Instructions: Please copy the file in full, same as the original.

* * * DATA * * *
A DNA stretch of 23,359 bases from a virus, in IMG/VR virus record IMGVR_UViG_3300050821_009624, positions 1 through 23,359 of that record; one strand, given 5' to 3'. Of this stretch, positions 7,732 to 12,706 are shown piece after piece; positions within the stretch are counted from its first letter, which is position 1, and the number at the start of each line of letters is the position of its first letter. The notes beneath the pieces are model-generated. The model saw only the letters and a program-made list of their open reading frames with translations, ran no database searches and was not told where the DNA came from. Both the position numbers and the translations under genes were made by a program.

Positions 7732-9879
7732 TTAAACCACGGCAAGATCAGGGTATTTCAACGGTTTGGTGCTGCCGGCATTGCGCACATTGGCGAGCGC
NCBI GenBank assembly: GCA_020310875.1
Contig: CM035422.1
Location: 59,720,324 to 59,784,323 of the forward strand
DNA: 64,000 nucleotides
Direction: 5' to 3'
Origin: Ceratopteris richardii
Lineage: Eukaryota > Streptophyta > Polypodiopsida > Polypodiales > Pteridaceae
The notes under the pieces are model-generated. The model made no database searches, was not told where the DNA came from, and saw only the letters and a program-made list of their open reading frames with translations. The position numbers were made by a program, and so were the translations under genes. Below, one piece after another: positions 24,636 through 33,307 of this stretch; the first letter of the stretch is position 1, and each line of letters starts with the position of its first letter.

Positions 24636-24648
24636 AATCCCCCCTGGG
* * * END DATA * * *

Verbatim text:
A DNA stretch of 23,359 bases from a virus, in IMG/VR virus record IMGVR_UViG_3300050821_009624, positions 1 through 23,359 of that record; one strand, given 5' to 3'. Of this stretch, positions 7,732 to 12,706 are shown piece after piece; positions within the stretch are counted from its first letter, which is position 1, and the number at the start of each line of letters is the position of its first letter. The notes beneath the pieces are model-generated. The model saw only the letters and a program-made list of their open reading frames with translations, ran no database searches and was not told where the DNA came from. Both the position numbers and the translations under genes were made by a program.

Positions 7732-9879
7732 TTAAACCACGGCAAGATCAGGGTATTTCAACGGTTTGGTGCTGCCGGCATTGCGCACATTGGCGAGCGC
NCBI GenBank assembly: GCA_020310875.1
Contig: CM035422.1
Location: 59,720,324 to 59,784,323 of the forward strand
DNA: 64,000 nucleotides
Direction: 5' to 3'
Origin: Ceratopteris richardii
Lineage: Eukaryota > Streptophyta > Polypodiopsida > Polypodiales > Pteridaceae
The notes under the pieces are model-generated. The model made no database searches, was not told where the DNA came from, and saw only the letters and a program-made list of their open reading frames with translations. The position numbers were made by a program, and so were the translations under genes. Below, one piece after another: positions 24,636 through 33,307 of this stretch; the first letter of the stretch is position 1, and each line of letters starts with the position of its first letter.

Positions 24636-24648
24636 AATCCCCCCTGGG